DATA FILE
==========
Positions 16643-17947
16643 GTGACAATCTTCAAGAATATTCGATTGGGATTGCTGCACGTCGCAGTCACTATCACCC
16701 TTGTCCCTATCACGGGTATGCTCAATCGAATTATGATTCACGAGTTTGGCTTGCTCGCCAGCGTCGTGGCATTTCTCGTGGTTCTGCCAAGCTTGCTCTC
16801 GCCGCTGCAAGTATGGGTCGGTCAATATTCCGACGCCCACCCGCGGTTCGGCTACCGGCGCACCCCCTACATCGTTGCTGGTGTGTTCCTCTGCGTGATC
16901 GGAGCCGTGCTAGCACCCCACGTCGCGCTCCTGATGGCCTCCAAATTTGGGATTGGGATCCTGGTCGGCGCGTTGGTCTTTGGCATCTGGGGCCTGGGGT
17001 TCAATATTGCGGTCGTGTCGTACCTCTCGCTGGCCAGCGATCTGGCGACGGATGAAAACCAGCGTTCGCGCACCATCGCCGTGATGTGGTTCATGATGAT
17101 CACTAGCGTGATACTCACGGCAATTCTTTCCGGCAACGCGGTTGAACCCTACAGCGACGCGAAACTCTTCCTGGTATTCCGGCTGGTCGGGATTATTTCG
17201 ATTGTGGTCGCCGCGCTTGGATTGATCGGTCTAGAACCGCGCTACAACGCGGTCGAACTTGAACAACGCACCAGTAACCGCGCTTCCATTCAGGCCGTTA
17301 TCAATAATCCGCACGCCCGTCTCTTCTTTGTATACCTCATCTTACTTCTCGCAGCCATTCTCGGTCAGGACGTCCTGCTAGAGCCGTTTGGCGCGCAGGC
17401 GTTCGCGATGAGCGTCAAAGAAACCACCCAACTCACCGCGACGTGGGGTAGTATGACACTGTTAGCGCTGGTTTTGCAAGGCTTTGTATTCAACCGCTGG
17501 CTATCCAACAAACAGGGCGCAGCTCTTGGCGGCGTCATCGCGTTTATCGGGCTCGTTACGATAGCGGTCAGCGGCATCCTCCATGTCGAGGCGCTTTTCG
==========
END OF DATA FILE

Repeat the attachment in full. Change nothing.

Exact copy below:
Positions 16643-17947
16643 GTGACAATCTTCAAGAATATTCGATTGGGATTGCTGCACGTCGCAGTCACTATCACCC
16701 TTGTCCCTATCACGGGTATGCTCAATCGAATTATGATTCACGAGTTTGGCTTGCTCGCCAGCGTCGTGGCATTTCTCGTGGTTCTGCCAAGCTTGCTCTC
16801 GCCGCTGCAAGTATGGGTCGGTCAATATTCCGACGCCCACCCGCGGTTCGGCTACCGGCGCACCCCCTACATCGTTGCTGGTGTGTTCCTCTGCGTGATC
16901 GGAGCCGTGCTAGCACCCCACGTCGCGCTCCTGATGGCCTCCAAATTTGGGATTGGGATCCTGGTCGGCGCGTTGGTCTTTGGCATCTGGGGCCTGGGGT
17001 TCAATATTGCGGTCGTGTCGTACCTCTCGCTGGCCAGCGATCTGGCGACGGATGAAAACCAGCGTTCGCGCACCATCGCCGTGATGTGGTTCATGATGAT
17101 CACTAGCGTGATACTCACGGCAATTCTTTCCGGCAACGCGGTTGAACCCTACAGCGACGCGAAACTCTTCCTGGTATTCCGGCTGGTCGGGATTATTTCG
17201 ATTGTGGTCGCCGCGCTTGGATTGATCGGTCTAGAACCGCGCTACAACGCGGTCGAACTTGAACAACGCACCAGTAACCGCGCTTCCATTCAGGCCGTTA
17301 TCAATAATCCGCACGCCCGTCTCTTCTTTGTATACCTCATCTTACTTCTCGCAGCCATTCTCGGTCAGGACGTCCTGCTAGAGCCGTTTGGCGCGCAGGC
17401 GTTCGCGATGAGCGTCAAAGAAACCACCCAACTCACCGCGACGTGGGGTAGTATGACACTGTTAGCGCTGGTTTTGCAAGGCTTTGTATTCAACCGCTGG
17501 CTATCCAACAAACAGGGCGCAGCTCTTGGCGGCGTCATCGCGTTTATCGGGCTCGTTACGATAGCGGTCAGCGGCATCCTCCATGTCGAGGCGCTTTTCG